Getting a grip on sanitation and germs
The BMJ suggests sanitation is another major medical milestone since 1840, and introduces us to the unusual ideas of sanitation's champion, Edwin Chadwick:
Chadwick was neither a medical doctor nor a sanitary engineer but a lawyer who had designed the 1834 Poor Law Amendment Act and who wanted to cut the costs of poor relief by preventing a major cause of poverty: acute infectious diseases that killed male breadwinners. Chadwick believed that these diseases were caused by air contaminated as a result of poor urban drainage. He developed a comprehensive solution: new technologies (sewers rinsed by water, his main reason for bringing piped water to individual homes) and the legal and administrative structures needed to build these expensive works.
Britain led Europe in the "sanitary revolution," population soared, and many Brits moved to Australia, New Zealand, and Canada with happy results.
The BMJ says that another major medical advance is the discovery of germs and the importance of hygiene:
Semmelweis's work [with germs] influenced Joseph Lister, working in Glasgow. Lister was probably also influenced by his father, Joseph Jackson Lister, a Quaker wine merchant, who invented the bichromatic microscope (which uses reflected and transmitted light). This itself was an important event in medical history and possibly meant that Lister was alert to the idea of micro-organisms causing disease. Lister introduced antisepsis to his surgical practice. He was aware that carbolic acid was used to treat sewage, and he concluded that the same microbes that caused wound putrefaction might be killed through use of carbolic acid solutions to dress wounds. He also insisted that instruments and surgeons' hands should be washed with the solution. Mortality from compound fractures fell in his wards as a result of these measures.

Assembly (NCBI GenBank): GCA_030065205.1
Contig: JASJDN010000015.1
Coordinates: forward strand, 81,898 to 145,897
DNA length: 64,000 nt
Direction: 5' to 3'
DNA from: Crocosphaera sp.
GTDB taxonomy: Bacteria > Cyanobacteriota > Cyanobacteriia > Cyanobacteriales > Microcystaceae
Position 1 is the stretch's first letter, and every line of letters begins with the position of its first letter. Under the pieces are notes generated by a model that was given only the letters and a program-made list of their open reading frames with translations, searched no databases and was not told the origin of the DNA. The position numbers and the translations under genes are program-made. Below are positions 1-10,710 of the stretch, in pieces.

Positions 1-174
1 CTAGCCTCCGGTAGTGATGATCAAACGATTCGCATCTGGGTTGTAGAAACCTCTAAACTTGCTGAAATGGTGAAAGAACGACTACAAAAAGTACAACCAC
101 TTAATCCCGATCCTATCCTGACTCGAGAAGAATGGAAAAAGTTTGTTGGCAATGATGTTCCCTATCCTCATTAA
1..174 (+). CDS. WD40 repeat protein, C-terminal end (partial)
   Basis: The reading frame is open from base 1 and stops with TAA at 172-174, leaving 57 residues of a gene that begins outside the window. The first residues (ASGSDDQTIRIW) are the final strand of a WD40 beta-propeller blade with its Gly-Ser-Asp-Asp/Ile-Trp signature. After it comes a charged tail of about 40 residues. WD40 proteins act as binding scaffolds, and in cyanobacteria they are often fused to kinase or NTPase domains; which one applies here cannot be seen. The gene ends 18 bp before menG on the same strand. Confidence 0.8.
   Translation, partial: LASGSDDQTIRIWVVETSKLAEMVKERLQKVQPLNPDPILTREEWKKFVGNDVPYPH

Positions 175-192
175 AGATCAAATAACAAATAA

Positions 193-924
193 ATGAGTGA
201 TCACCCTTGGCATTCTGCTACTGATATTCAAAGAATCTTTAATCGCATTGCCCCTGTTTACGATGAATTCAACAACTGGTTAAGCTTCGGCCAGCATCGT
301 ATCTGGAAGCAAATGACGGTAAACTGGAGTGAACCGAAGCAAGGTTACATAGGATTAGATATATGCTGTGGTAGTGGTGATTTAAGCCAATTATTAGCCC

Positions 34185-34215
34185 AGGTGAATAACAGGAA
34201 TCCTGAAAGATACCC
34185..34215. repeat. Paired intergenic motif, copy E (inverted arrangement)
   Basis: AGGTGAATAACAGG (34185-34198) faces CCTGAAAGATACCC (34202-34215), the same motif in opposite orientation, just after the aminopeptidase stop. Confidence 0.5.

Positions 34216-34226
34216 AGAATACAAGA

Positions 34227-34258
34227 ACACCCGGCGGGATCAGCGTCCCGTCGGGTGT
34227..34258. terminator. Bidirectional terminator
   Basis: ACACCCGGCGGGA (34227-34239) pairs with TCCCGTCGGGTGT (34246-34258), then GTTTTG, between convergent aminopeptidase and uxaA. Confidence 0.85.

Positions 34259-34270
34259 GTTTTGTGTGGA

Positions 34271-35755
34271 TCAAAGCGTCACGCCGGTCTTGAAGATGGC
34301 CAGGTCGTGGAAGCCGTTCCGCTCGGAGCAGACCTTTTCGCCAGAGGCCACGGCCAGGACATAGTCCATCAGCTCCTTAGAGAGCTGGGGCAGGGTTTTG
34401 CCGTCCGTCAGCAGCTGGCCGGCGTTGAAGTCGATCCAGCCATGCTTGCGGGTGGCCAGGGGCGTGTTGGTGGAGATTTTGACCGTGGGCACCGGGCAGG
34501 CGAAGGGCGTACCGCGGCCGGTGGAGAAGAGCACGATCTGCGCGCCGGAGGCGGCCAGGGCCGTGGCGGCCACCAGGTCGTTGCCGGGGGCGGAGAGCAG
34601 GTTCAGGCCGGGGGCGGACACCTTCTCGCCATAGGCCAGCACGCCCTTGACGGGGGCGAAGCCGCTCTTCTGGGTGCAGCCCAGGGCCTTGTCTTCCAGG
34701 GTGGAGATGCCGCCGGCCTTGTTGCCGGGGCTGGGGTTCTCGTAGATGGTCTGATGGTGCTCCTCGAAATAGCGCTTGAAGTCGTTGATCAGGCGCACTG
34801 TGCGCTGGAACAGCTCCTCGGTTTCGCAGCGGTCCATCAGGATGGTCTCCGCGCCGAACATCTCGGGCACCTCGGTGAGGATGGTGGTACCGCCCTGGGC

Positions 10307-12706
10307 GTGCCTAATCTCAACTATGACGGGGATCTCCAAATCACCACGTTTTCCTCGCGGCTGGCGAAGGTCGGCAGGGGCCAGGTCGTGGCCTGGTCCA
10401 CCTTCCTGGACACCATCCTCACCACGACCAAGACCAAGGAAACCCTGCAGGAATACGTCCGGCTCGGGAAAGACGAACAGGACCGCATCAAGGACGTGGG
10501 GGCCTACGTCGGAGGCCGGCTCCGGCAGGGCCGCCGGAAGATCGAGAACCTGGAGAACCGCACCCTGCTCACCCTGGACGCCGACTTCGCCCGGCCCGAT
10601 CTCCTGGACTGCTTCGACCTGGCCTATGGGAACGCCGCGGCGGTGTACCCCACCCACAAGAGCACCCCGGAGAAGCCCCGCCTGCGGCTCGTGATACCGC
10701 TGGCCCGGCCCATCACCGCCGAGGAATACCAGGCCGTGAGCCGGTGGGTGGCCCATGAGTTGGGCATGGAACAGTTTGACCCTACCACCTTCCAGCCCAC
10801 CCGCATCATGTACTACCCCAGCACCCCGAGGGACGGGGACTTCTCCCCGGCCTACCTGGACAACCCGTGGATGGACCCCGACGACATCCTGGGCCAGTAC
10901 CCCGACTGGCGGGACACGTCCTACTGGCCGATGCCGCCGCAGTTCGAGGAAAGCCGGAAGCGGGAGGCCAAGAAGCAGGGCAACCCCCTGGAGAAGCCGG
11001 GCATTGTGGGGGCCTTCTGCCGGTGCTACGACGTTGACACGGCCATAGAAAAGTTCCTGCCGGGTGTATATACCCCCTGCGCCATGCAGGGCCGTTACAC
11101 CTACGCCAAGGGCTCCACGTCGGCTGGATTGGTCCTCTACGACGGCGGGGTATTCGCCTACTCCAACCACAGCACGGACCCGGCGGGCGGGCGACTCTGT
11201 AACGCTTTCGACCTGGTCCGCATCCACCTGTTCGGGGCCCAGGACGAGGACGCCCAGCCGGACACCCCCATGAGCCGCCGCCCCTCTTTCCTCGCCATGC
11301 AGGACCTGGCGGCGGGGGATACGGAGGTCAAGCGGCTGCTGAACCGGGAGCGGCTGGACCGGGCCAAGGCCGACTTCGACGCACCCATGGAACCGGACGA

A glance at NHS hospitals appears to indicate that standards of hygiene and cleanliness are not as good as they were when I worked in the NHS thirty years ago. The Government has found it is unable to reduce MRSA infections (a highly resistant strain of staphylococcus aureus) in NHS hospitals.
This website/blog celebrates the best of the Brits, but we sometimes find ourselves looking into the past at achievements that have been forgotten. If Lister’s lessons were relearned by everybody that worked in hospitals, I have no doubt that hospital-acquired infections, including MRSA, could be drastically reduced. It's an easily tested idea. . .
Have a favourite medical milestone? You can vote here for the most important medical advance.